KABUL: A crucial meeting between the Afghan government and the Taliban on how to end the war could be dead in the water before it begins, as disputes and disarray broke out over the guest list.
The landmark meeting, due to be held in Doha at the weekend, will bring together senior government officials from Kabul and the insurgents for the first time in the peace process.
But the Taliban has already said it will be meeting these delegates in the Qatari capital as private individuals, not as representatives of the administration.
The Taliban dismisses the government in Kabul as a puppet of the West, refusing to meet its representatives and isolating President Ashraf Ghani from peace talks that have previously been held with the US special envoy for Afghanistan Zalmay Khalilzad and other parties.
And, days before the Doha ice-breaker is due to start, the government’s guest list of 250 has angered some and drawn ridicule from others, including the Taliban. Some on the list have said they will not go.
Kabul’s list comprises political elites, family members of war victims, tribal chiefs, former government officials, members of civil society as well as state officials. There are also 52 women on the list.
The Taliban is sending a delegation of 25.
Zabihullah Mujahid, a Taliban spokesman, said Qatar had “no plans for accepting so many people from Kabul and neither is such participation normal in such conferences.”
The event was “an orderly and prearranged conference ... not an invitation to some wedding or other party at a hotel in Kabul,” he said in a statement.
The Taliban furthermore said it would be talking to delegates as “private individuals” and not as government representatives, and that only a limited number of individuals would be selected as final participants in the talks.
Some of those on Kabul’s list said they would not go.
Atta Mohammed Noor, a northern regional strongman whose ties with President Ashraf Ghani have hit an all-time low, said the government had drawn a “narrowly mined” list that included Ghani’s favorites.
He is boycotting the talks.
Amrullah Saleh, who has served in top security positions and is Ghani’s first deputy for the presidential elections, is also staying away despite being on the list.
“I remain grateful to President Ashraf Ghani for adding me on the list of speakers to represent … Afghanistan in the Doha conference,” Saleh said in a statement.
“However, I won’t attend. The Taliban is the only and the biggest obstacle to peace as it continues a campaign of massacre and destruction.”
The UN Security Council earlier this week condemned the Taliban’s spring offensive, which would only result in “more unnecessary suffering and destruction” for the Afghan people.
The Security Council urged “all parties to the conflict to seize the opportunity to begin an inclusive intra-Afghan dialogue” and negotiations that resulted in a political settlement.
But an intra-Afghan dialogue will be difficult to achieve even without the Taliban’s resistance to the government, and senior journalist Tahir Qairy pointed to the differences in Ghani’s circle.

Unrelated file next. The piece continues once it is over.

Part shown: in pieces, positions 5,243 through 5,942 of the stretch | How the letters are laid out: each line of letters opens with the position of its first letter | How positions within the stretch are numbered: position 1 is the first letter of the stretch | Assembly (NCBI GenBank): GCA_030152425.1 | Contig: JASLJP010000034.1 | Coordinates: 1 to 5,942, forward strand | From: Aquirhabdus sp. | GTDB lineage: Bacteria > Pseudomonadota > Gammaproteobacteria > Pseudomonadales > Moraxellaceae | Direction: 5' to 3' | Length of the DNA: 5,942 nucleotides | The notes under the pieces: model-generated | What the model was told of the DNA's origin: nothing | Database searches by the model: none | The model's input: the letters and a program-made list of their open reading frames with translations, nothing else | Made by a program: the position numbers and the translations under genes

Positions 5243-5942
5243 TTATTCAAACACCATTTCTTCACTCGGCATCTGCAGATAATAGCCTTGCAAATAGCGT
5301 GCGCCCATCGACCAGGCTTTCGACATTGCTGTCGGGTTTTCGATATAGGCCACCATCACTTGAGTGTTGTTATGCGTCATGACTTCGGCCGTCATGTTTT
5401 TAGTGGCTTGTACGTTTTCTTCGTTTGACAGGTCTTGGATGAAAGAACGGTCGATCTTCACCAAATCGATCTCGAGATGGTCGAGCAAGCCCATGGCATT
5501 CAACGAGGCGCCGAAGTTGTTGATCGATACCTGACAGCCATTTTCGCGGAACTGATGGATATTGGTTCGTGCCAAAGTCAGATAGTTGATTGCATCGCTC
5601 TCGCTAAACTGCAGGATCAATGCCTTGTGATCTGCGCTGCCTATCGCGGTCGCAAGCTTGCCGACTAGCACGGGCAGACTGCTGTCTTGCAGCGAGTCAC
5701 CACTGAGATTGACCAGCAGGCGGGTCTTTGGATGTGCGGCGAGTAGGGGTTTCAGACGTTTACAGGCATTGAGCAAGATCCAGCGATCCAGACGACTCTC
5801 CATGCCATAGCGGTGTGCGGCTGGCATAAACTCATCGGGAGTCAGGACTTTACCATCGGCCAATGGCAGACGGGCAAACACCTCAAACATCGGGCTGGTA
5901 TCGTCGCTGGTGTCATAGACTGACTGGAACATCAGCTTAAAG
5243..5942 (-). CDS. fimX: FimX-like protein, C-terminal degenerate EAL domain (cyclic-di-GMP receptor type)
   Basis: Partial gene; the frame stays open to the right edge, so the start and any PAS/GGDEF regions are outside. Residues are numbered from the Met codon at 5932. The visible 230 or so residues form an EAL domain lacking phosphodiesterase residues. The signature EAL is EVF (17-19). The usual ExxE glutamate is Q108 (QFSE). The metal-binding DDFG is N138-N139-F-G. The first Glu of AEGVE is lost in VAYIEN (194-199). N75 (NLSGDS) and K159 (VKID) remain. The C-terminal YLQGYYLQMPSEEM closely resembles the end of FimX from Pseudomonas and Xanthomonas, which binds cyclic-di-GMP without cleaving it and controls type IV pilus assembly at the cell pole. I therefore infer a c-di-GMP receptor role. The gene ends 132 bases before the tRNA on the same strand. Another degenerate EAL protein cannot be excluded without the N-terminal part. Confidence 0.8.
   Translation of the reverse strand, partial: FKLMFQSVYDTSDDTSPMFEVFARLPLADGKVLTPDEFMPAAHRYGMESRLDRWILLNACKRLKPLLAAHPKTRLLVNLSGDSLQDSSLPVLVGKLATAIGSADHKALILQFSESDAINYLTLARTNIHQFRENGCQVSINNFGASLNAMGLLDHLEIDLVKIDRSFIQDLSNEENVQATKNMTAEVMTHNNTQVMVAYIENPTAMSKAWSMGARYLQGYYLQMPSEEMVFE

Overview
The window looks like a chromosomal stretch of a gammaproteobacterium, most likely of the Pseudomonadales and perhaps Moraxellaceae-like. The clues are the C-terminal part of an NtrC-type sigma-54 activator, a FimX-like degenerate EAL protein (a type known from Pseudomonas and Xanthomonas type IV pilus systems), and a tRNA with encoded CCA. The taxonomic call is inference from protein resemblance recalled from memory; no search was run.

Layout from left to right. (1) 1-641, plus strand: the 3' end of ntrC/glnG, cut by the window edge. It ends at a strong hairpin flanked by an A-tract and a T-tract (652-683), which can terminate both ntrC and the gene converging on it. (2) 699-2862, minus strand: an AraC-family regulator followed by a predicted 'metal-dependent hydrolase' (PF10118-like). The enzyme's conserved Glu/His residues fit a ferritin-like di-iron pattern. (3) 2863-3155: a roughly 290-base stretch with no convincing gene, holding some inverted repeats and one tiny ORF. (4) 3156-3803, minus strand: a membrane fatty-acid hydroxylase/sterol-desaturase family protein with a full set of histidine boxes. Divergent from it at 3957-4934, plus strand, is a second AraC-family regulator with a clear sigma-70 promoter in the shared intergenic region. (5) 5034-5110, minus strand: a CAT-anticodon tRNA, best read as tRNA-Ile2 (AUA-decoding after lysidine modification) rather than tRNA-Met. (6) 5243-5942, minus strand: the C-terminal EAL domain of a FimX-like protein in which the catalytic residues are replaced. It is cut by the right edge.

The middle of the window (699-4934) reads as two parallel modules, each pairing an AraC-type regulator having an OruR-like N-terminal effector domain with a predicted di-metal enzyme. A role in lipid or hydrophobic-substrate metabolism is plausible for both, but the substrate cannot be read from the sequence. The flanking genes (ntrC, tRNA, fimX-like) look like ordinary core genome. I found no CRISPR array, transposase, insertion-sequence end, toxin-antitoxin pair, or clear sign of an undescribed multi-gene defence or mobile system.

“There is not even a shared and mutual understanding between the president and his future hopeful VP” on the meeting, he told Arab News.
Another journalist, Mujib Mashal, tweeted: “Afghan delegation’s departure ... has been delayed as the list issue has become a big mess - 1st among each other & now with Taliban. But event at this point is still on for Saturday morning start (though list issue will be hard to resolve between now and then).”
He later tweeted that the line-up had been a divisive issue for the political elite in Kabul. “Peace talks overlapping with national elections means every little move is caught up in domestic political jostling, every player wanting a piece.”
If the Doha meeting goes ahead it will be the first major interaction between the Taliban and members of Ghani’s government, although the group met Afghan politicians in Moscow earlier this year.
The Doha meeting following several rounds of closed-door talks between the Taliban and US diplomats in recent months, where the two sides made progress over the withdrawal of US troops from Afghanistan and the Taliban agreeing to not allowing Afghan soil to be used against any country.
On Wednesday, Ghani addressed many of the participants heading to Doha.
“You are undertaking a mission for which our nation has waited almost for 40 years, and that (mission) is a dignified peace,” he told them.
“For the first time, we have the opportunity to hold comprehensive debates with the opposite side,” he said, flanked by former President Hamid Karzai and other prominent members of Afghanistan’s political elite.
Lawmaker Hafeez Mansoor, one of those going to Doha, told Arab News the meeting was aimed at “building trust between the sides and an opportunity to have them express their feelings on how the war can come to an end.”